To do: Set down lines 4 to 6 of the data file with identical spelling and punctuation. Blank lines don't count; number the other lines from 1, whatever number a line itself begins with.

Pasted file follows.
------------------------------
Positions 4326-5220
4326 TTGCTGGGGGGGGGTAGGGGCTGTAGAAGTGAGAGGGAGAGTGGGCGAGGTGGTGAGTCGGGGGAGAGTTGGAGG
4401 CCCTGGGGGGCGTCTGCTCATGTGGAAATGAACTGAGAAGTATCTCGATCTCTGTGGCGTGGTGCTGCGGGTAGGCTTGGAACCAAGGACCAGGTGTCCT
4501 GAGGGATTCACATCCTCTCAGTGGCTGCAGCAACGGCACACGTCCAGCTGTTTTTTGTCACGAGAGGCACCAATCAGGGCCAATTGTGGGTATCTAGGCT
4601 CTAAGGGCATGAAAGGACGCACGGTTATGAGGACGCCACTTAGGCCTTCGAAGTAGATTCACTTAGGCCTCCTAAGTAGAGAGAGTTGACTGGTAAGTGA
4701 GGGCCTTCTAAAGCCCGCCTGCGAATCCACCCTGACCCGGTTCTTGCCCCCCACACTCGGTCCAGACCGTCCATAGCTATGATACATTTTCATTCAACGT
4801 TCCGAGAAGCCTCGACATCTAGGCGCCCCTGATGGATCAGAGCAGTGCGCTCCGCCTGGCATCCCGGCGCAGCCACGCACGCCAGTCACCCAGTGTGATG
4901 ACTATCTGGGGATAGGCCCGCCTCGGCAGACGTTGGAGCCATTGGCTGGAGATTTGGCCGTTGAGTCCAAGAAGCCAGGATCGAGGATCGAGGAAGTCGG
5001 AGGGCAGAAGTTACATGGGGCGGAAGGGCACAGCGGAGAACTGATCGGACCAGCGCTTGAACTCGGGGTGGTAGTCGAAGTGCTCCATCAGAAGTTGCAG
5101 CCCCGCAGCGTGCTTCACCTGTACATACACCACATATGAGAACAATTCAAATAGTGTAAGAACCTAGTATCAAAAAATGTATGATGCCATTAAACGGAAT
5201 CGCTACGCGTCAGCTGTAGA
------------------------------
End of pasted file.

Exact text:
4501 GAGGGATTCACATCCTCTCAGTGGCTGCAGCAACGGCACACGTCCAGCTGTTTTTTGTCACGAGAGGCACCAATCAGGGCCAATTGTGGGTATCTAGGCT
4601 CTAAGGGCATGAAAGGACGCACGGTTATGAGGACGCCACTTAGGCCTTCGAAGTAGATTCACTTAGGCCTCCTAAGTAGAGAGAGTTGACTGGTAAGTGA
4701 GGGCCTTCTAAAGCCCGCCTGCGAATCCACCCTGACCCGGTTCTTGCCCCCCACACTCGGTCCAGACCGTCCATAGCTATGATACATTTTCATTCAACGT